- Oke but we are working on these projects because we want it all. Some folks think that parallel resistors (or evices) create e 'foggy sound'. The prices from mouser.com are acceptable.


"Does it make any sense to separate the power for drivers and power stage? (Regulated power for driver?)"

Actually there is a constant current source for the input stage, and in these Alephs ther is only an input and an output stage anyway. There is not really a driver stage in there per say.

- Almost every amplifier has a current source. People like http://www.borbelyaudio.com/ and http://www.lcaudio.com/ go for this theory.


" I noticed a relative low rail voltage. Why not going for a higher supply in combination with eg IRFP1405"

An X amplifiers rail voltage requirement is dependent on a number of things including output stage bias, output power requirements, and power required into low impedances, say 4 ohms. It would be nice to hear from Grey Rollins on this one


Also keep in mind that all the semiconductor devices need to be hyper matched, or even better, matched in place in the operating amplifier circuit you intend to use. This is necessary to achieve the lowest possible DC offset at the output terminals. So be ready and set up for doing that!!

- Yes as I noticed from the excel configuration sheets. It is difficult to order all info from this site and filter only this information that is important.
However I get the strange feeling that this amplifier is a potential dangour for my valuable speakers isn't it.


Regards,

Jan
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Old 13th January 2004, 01:48 PM   #4
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As stated in some other threads around here: if possible, avoid using TO220 devices as output transistors. Though the IRF1405 looks impressive from the datasheet, you will run into problems if you have to get rid of serious amounts of heat. I have cooked lots of them in high power dc motor driving applications at only 10 watts of power losses.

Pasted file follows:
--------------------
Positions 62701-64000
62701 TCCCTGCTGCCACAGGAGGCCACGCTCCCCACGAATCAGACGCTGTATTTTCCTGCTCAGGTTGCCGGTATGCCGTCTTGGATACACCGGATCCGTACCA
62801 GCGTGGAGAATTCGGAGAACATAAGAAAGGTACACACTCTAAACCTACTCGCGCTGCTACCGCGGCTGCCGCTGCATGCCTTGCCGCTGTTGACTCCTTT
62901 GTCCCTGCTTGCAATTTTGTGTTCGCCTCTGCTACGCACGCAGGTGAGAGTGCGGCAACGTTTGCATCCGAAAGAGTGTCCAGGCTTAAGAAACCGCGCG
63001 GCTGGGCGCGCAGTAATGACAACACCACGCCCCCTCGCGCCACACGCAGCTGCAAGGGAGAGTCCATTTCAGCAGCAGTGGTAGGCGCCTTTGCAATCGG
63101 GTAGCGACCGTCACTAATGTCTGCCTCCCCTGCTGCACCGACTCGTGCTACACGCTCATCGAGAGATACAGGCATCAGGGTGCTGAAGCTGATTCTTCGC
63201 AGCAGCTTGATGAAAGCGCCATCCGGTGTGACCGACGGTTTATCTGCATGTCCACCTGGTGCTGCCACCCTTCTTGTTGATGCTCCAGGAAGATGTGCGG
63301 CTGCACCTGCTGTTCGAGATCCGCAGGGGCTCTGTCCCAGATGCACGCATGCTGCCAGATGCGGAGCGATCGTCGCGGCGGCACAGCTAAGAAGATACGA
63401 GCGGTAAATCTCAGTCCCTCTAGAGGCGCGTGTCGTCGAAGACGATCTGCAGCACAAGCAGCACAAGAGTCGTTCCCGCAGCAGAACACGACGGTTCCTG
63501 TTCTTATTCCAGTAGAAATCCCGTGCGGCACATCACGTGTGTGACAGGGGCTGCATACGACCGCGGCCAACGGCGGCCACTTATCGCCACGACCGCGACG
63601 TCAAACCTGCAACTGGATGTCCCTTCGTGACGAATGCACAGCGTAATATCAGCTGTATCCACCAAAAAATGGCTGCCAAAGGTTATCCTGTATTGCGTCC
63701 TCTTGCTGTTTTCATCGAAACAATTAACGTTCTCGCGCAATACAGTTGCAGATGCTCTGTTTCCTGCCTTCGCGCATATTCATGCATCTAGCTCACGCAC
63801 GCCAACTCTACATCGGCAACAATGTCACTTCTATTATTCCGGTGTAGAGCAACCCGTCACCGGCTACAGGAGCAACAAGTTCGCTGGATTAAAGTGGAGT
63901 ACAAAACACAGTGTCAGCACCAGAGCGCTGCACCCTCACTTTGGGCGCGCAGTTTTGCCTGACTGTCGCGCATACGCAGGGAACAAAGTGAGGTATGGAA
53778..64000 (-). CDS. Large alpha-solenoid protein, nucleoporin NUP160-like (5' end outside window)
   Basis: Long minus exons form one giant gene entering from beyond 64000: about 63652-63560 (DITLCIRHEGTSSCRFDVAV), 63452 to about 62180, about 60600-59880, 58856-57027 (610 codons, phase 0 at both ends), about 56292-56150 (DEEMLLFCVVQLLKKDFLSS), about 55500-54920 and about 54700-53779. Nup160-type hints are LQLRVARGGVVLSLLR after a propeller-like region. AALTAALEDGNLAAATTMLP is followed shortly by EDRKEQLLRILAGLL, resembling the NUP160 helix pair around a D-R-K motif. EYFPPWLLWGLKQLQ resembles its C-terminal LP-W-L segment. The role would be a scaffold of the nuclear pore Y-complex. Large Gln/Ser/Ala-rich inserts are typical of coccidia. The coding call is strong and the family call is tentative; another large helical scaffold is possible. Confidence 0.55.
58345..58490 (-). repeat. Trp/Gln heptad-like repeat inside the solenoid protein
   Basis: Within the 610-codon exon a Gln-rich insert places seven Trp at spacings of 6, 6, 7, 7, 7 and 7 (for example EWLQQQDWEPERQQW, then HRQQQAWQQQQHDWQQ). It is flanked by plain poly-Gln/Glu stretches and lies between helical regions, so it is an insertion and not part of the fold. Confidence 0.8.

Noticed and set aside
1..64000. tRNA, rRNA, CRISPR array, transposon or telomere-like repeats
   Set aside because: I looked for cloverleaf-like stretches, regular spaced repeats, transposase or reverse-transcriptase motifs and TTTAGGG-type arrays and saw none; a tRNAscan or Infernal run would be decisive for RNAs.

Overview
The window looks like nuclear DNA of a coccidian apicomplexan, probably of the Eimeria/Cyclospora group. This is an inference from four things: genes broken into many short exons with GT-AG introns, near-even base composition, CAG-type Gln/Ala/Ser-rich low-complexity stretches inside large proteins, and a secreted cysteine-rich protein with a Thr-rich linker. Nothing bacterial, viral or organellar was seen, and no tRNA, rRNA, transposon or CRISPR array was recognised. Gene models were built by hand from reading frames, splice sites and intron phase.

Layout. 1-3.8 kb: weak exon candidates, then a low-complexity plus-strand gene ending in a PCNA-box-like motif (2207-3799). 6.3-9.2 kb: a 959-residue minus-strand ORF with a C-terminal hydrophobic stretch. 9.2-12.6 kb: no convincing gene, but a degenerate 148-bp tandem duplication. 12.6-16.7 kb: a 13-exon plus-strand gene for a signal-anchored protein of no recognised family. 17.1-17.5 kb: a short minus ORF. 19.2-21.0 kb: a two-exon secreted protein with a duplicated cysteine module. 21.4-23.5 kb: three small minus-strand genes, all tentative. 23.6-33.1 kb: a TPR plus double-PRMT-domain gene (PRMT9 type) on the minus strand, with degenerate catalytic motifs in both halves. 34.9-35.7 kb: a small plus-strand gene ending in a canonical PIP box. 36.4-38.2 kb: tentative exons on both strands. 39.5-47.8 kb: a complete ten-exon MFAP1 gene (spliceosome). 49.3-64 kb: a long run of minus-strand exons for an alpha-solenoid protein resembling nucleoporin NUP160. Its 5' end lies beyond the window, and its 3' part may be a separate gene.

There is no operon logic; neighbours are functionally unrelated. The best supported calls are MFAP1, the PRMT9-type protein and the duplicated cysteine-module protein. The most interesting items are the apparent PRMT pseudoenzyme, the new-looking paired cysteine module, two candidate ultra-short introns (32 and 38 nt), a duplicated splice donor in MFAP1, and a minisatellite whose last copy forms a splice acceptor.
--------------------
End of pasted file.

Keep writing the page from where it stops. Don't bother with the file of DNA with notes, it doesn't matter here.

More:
And, those extremely high power FETs indeed have an enourmous amount of input capacitance, you will need serious driving current to feed them.
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Old 13th January 2004, 04:16 PM   #5
jwb is offline jwb  United States
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The IRFP044, 140, 240, etc. series of TO-247 transistors really are the best. They can dissipate quite large heat loads without much trouble.

I think you'll find that if you are using parallel FETs in the output stage, you probably don't need to use huge power resistors. In my Aleph-X I was able to use BC 1W metal film resistors for every place in the power stage. They are far less bulky than 3W types and non-inductive.
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Old 13th January 2004, 04:56 PM   #6
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Please note that both the Aleph and Aleph X amplifiers
require that the negative rail of the front end requires
the same voltage connection as the output stage.

The only thing you can gain with a separate + supply for the
front end is perhaps a bit less noise, but even then you can
achieve this with some decoupling to the supply rail which
powers the current source for the input diff pair.
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Old 13th January 2004, 09:31 PM   #7
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There's nothing sacred about the '044. If you've got some other device you'd like to try, feel free to do so. Just keep an eye on the SOA for whatever you decide to put in.
I use Caddock resistors in mine. I've got/had several versions of the Aleph-X drawn up (found some schematics that seem to have survived the recent hard disk adventure--thank goodness for floppies). As I said in the Aleph-X thread, the circuit I run isn't quite the same as the one I published. Given the high cost of Caddock and other boutique resistors, I felt that the circuit would reach a wider audience if it didn't call for comparatively rare, mega-buck parts. It's the values that are important. If you want to use Vishay, Caddock, Mills, etc. and your wallet is thick enough, then go for it. Consider heat sinks for the Caddocks, as they're only good for a couple of watts without them. The internal solder connections come unstuck if you overdo it.